On June 15th, Sweden took over the presidency of the European Council, and as part of its agenda, it co-organized the “Digital Assembly” event in Stockholm, together with the European Commission. With the aim of promoting an open, secure and digital Europe, the event sought to showcase different technological advances to underline a “Europe to be at the forefront of technology and develop a competitive digital single market based on a strong focus on cyber security during the Digital Decade”.

The Polytechnic University of Madrid (UPM), partner of QSNP, managed the network, providing the control a key management infrastructure during the entire event, and in collaboration with LuxQuanta – also partner of QSNP- and the Italian company QTI, they carried out a live demonstration of a quantum secure communication. The live video conference call was executed to recreate a mini version of the European Quantum Communication Infrastructure (EuroQCI) and showcase the level of maturity of quantum technologies for telecommunications. The ultra-secure video-call used the protocol of Quantum Key Distribution (QKD) to enable a secure call between the parties and enable them to talk safely. This QKD technique encrypts the keys shared between the two parties using the principles of quantum mechanics, making an interception impossible without being detected.

For this demonstration to take place, the team used a hybrid classical and quantum network using remote connections to the quantum devices in Spain and Italy.

As explained in the image, the quantum layer used LuxQuanta’s link in Barcelona and QTI’s link in Florencia to transport the keys using the QKD protocol and establish a secure channel for the nodes. The keys were introduced into two crypto devices placed at the UPM in Madrid. With these quantum keys, the crypto devices generated an encrypted channel between two endpoints in the network – two in Stockholm and one in Stockholm and other in Madrid – were created. The first was used for the on-stage demonstration, were a videoconference by Telsy was held live, and the second for the rest of the assembly, to show a continuous and stable connection in the communication.

UPM developed and supplied the SDN-based software for the network as well as the key management, including extracting the key from the quantum devices, created by LuxQuanta and QTI, and providing it to the encrypting devices. All these key exchanges were done following the standards developed for the European Telecommunications Standards Institute (ETSI). LuxQuanta, also part of the QSNP, provided one of the quantum links that were used to generate the keys. Other companies that participated include Rohde and Schwartz, providers of the crypto devices, and Ericsson and KTH, who gave local logistic support.

As Vicente Martin, Principal Investigator of the Quantum Information and Computing Research group (GIICC), Director of the Center for Computing Simulation (UPM), and partner in the QSNP, mentions, “we need to recall that all the technology used during this demonstration has been developed by projects within the Quantum Flagship, an ambitious program launched in 2018 to carry out research and development in the field of quantum technologies. And by all the technology exhibited, we not only mean technology that is visible, but the one that is implemented within such devices, such as Quantum Random Number Generators (QRNGs), a key factor to making this technology work. The Start-ups and Spin-offs that have fabricated these generators are also part of these European Flagship”.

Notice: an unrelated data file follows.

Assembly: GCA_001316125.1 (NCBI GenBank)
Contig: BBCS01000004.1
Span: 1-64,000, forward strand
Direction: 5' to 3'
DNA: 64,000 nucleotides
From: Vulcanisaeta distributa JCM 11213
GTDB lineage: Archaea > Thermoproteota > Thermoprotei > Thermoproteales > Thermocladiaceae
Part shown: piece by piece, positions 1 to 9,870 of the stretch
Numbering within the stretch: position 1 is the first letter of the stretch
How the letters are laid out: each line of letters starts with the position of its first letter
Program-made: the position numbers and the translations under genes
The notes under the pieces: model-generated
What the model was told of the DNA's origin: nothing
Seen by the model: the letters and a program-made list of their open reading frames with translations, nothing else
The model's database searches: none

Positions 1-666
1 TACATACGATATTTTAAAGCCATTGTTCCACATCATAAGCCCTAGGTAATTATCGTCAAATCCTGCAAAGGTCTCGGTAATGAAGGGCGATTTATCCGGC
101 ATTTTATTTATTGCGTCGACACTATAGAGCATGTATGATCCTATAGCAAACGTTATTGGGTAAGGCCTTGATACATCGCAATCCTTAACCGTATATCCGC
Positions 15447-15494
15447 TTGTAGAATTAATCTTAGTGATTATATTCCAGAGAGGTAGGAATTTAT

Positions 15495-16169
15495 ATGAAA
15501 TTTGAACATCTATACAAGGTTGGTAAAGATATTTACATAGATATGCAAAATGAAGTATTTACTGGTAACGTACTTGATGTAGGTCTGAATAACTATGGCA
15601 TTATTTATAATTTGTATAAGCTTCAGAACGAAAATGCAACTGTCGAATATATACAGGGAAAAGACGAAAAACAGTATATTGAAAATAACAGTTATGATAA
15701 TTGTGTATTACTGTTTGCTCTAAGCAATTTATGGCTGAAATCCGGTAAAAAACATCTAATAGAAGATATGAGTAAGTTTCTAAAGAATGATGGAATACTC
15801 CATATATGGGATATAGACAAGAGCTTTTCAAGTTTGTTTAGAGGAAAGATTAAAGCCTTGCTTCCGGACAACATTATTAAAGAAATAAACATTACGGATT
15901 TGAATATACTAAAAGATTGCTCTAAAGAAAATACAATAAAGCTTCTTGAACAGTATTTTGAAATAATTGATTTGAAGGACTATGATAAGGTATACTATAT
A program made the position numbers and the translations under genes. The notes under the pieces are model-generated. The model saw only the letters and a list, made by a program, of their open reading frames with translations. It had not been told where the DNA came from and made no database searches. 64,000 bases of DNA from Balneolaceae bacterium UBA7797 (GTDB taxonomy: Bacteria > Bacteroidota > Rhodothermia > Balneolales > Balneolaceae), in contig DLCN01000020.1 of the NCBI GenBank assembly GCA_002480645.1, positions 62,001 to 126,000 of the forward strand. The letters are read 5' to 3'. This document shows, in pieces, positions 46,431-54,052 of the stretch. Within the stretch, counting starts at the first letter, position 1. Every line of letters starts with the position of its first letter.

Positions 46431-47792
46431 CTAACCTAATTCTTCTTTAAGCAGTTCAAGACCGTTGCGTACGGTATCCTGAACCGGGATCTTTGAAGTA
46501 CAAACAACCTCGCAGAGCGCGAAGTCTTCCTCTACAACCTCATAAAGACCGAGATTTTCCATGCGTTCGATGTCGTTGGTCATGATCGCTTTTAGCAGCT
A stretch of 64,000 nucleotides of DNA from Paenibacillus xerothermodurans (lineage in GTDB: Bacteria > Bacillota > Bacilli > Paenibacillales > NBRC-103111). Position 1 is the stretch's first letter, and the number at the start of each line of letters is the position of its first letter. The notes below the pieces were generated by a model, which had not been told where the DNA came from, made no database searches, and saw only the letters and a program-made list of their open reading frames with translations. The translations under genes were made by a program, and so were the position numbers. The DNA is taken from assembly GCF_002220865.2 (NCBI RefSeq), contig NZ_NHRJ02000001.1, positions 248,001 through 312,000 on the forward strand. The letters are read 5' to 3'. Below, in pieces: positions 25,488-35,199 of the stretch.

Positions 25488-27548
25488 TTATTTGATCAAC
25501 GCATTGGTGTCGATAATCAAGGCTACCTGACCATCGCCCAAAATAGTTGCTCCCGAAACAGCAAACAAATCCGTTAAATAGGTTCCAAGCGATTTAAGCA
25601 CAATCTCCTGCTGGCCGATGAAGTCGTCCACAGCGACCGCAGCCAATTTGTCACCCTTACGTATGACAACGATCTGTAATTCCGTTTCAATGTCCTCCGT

More than 800 visitors, including politicians/policy makers and industry representatives, were able to visit the booth, see the mini-EuroQCI demo and have an overview of what a quantum communication channel and video call actually looks like. Both devices from LuxQuanta and QTI were on display, as well as a complete quantum link from QTI. For most of the two-days conference, the quantum encrypted video-call between Stockholm and Madrid remained opened and active, mainly to show continuity, robustness and stability of the call. As part of the live demonstration, Vicente Martin, from UPM, and Sebastián Etcheverry, CTO of LuxQuanta, were present to give an overview to all the visitors present about how technology worked and what they were seen on screen.

Vicente Martin (beside Carme Artigas), and Juan Pedro Brito, from UPM, together with Sebastian Etcheverry, fom LuxQuanta, show the QKD setup to Carme Artigas, the Spanish Secretary of State for Digitalisation and Artificial Intelligence

“For this exhibition we were able to combine quantum technologies from five different companies, from three different European countries and display it in a fourth country. Putting everything together and making it work was a challenge. We considered it a huge success to show a large audience that quantum communications are real and can be deployed in complex environments” Martín concludes.

About QSNP

QSNP is a project of the Quantum Flagship initiative within the Quantum Communication research pillar. Its main objectives are to develop advanced technology for quantum secure communication networks against the ever-increasing power of computers and sophistication of algorithms (even for quantum computers), integrate quantum cryptography technology at component, system and network levels, also into classical communication, and establish this technology for quantum-safe critical governmental infrastructures, private telecommunication market sector and future quantum internet. It will work towards further developing and deploying post-quantum protocols based on QKD and integrating them into the classical network adding a new layer of ultra-secure communications. Ultimately, it seeks to create a sustainable European quantum communications technology ecosystem